Sunday, 24 March 2013

Top 5 de-stressing books to read over Easter


You might have noticed that I haven't been very active on here recently. And, as usual, I have only one excuse for that - UNI. It just takes over my life in a completely debilitating way so that even when I procrastinate and am not doing work, I can't actually do anything else either. Boo. But I have been released now for the holidays and can do what I please (to a certain extent). For me, that is travelling, going to the theatre, blogging, writing creatively, singing and reading. So I have come up with a small selection of books that are great for that period after a stressful term and allow you to relax with enticing stories and just are complete page turners. =]
5. Birdsong by Sebastian Faulks
This book literally has something for everyone – love, loss, war, grief, humour and poignant moments which is possibly why it has been such a massive hit. It is a hugely involving, addictive read. And once you have read that, watch Eddie Redmayne in the television adaption of it so you can de-stress a bit more.

4. Twenties Girl by Sophie Kinsella
This is definitely a chick lit for the ladies, but good all the same. And it isn’t your average love story either as it involves a jealous ghost, a naked painting and a friendship that spans across generations. I know you are intrigued.

3. Harry Potter and the Prisoner of Azkaban by JK Rowling
When writing a list of top books to use as a de-stressing tool, a Harry Potter simply has to be there. JK just has this remarkable ability to involve you within another world, so completely and utterly that you forget everything going on around you. Easy to read and a great story to boot, this third one of the series definitely would be my choice but any of them will do. 

2. The Great Gatsby by F Scott Fitzgerald
One of my favourite books, that my A level teacher managed not to ruin for me when I studied it under her. The film looks pretty good with a star studded cast including Carey Mulligan and Leonardo Dicaprio. But, as is the case with almost every film, this book can’t be beaten. It manages to embroil you in the 20s culture full of vibrant colourful parties and forbidden love. It really is a fascinating look into human relationships and society as a whole.

1. The Fault in our stars but John Green
John Green's books are seriously good. This latest novel follows the lives of two teenagers, Hazel and Gus, fighting cancer. I am not normally a fan of this type of novel but, although thought provoking, this is almost entirely upbeat, focusing on life rather than death. And this is a rather rare perspective for this genre.  Beautifully written, this is definitely the best modern publication I have read in a while.
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Friday, 1 March 2013

I Give it a Year

To be honest, my amazing news of being appointed the Online Editor of Spark*'s Film and TV section, has one major downside which I did see coming. And that is, I am not allowed to write for them anymore. I just have to do my editing work, which is fun but writing has always been my passion. It isn't just the free cinema tickets that I have received, honest. But I am actually missing the film reviews that I am no longer writing. I still automatically critique every one I go and see but now I have no outlet to publish it. So I might be putting a few here.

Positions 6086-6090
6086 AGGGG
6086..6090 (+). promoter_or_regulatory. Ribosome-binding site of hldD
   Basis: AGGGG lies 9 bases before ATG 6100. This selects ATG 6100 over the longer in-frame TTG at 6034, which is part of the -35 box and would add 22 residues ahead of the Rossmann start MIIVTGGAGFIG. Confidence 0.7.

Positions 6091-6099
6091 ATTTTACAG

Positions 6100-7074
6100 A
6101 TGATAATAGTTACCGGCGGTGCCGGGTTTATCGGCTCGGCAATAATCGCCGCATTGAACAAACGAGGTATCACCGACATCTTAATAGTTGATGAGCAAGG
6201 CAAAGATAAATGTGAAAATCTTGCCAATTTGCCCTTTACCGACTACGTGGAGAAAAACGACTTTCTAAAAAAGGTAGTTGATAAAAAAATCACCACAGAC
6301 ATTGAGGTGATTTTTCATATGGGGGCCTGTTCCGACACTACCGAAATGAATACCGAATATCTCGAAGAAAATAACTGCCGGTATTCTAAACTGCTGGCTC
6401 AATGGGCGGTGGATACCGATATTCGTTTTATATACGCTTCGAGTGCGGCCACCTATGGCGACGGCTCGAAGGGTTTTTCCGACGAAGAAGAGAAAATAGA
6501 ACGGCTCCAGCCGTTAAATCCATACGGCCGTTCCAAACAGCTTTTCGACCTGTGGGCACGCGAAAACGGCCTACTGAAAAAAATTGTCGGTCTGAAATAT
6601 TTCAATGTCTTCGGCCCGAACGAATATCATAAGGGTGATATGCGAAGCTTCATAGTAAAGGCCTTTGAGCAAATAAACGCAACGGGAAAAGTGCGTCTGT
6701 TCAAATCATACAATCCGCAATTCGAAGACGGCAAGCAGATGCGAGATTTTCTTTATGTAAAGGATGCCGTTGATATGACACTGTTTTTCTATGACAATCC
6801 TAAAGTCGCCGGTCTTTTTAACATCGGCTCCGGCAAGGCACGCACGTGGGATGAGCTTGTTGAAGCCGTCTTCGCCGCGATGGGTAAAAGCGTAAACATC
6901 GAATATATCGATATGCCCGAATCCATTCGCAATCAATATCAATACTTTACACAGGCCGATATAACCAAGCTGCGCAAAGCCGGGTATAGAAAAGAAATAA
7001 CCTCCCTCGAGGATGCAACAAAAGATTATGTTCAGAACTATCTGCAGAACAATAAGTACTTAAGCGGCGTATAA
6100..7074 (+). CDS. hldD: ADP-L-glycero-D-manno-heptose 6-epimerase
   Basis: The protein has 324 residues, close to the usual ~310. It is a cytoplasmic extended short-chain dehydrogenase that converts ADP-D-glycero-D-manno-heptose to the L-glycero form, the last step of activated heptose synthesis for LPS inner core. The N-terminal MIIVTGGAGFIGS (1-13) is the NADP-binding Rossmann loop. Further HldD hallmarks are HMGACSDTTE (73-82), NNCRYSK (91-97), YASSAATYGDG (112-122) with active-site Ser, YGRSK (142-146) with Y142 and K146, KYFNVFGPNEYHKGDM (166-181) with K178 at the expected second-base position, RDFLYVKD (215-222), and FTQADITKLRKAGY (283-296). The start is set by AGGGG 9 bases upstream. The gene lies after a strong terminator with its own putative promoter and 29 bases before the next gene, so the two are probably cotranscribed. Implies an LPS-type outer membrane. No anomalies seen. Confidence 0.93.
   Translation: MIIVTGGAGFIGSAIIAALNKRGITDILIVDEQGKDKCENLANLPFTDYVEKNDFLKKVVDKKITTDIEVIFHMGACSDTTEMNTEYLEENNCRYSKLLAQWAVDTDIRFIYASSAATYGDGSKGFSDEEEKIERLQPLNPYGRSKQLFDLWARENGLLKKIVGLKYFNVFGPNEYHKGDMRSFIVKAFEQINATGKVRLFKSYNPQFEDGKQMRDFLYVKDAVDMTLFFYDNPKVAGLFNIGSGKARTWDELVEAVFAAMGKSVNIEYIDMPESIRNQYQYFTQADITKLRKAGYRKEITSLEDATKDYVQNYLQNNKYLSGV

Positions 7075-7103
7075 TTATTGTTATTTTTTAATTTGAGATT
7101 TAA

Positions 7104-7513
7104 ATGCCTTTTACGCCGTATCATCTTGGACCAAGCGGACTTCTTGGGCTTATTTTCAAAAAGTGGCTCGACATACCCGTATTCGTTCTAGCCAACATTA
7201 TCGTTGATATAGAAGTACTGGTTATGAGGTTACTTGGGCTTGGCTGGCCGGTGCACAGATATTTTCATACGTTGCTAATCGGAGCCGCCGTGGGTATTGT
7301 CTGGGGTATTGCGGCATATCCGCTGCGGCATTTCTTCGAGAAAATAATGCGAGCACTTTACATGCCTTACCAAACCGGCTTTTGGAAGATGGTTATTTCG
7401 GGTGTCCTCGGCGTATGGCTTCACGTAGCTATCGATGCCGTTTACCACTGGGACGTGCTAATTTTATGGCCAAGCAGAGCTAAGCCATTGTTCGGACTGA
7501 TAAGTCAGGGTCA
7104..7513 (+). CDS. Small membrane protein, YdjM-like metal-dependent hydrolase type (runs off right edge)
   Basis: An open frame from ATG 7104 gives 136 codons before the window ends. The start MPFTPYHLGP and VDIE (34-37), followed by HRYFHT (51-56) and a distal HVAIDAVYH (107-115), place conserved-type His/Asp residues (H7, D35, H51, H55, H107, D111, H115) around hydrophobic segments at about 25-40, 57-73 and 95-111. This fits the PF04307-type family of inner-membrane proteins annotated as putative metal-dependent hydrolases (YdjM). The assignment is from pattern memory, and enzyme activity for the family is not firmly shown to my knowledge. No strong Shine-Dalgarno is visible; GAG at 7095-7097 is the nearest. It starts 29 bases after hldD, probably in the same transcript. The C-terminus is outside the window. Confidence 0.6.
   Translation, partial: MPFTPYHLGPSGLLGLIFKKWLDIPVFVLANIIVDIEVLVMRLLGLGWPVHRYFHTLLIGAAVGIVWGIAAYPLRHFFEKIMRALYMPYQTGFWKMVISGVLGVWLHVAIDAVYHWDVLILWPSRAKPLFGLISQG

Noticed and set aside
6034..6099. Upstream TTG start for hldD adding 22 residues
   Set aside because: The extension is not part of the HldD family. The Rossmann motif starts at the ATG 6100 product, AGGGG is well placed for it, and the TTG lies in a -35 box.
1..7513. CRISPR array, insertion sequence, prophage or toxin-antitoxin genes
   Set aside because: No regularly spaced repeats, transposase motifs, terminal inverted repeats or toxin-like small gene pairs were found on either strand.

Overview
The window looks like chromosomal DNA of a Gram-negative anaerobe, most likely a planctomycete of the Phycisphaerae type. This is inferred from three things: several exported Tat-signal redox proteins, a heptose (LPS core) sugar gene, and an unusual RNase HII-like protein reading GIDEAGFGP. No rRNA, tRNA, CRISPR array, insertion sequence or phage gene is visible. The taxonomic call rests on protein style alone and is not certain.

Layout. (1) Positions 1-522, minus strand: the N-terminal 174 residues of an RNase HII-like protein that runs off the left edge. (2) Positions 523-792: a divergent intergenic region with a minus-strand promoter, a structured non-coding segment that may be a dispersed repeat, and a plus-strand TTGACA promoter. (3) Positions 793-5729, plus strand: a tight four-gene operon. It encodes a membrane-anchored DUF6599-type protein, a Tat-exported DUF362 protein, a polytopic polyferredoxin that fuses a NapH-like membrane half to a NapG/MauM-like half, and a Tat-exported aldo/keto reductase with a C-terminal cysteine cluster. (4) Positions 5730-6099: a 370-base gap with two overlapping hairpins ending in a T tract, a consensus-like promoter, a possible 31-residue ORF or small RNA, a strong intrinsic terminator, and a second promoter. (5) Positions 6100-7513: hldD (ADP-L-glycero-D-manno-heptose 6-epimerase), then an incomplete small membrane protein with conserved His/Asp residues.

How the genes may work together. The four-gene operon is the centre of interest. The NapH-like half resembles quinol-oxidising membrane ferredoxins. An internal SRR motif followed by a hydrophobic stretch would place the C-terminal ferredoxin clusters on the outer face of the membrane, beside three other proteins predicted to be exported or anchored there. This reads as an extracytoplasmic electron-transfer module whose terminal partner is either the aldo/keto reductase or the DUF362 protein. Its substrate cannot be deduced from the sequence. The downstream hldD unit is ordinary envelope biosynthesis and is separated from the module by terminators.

The most recent film that I went to see was I Give It a Year. I don't normally bother to pay for the cinema to watch chick flicks as I save them for pyjama days when all I want to do is curl up, stick on a DVD and eat ice cream. And this was a perfect film for one of those days.

The film opens with the wedding of Josh and Nat (played by Rafe Spall and Rose Byrne) and we are able to see how their relationship progressed through the montage of romantic scenes that are displayed. However it becomes apparent that they got married too quickly. And this isn't helped by the love interests that both of the couple have: through Josh's ex-girlfriend (Anna Faris) and Nat's hot client (Simon Baker). As both swallow their feelings and struggle not to cheat, they go to see a marriage counsellor (Olivia Coleman) who wasn't really that much help.

Heart warming and very realistic, this is one of the most cynical rom coms that I have ever sat through as we watched the characters fall out of love with each other rather than in love. It was extremely refreshing to watch the very human emotions being portrayed for once. There were also some really hilarious moments, particularly from Coleman who often advised them absolutely shockingly. I wasn't expecting to like this film at all but the humour and sarcasm made it for me. If you need something that is not complicated to follow at all this is perfect. You can just sit back, relax and let the hilarious reality of married life wash over you. And it has a really satisfying, although slightly unexpected ending (which is an achievement in itself. Nothing unexpected EVER happens in chick flicks).

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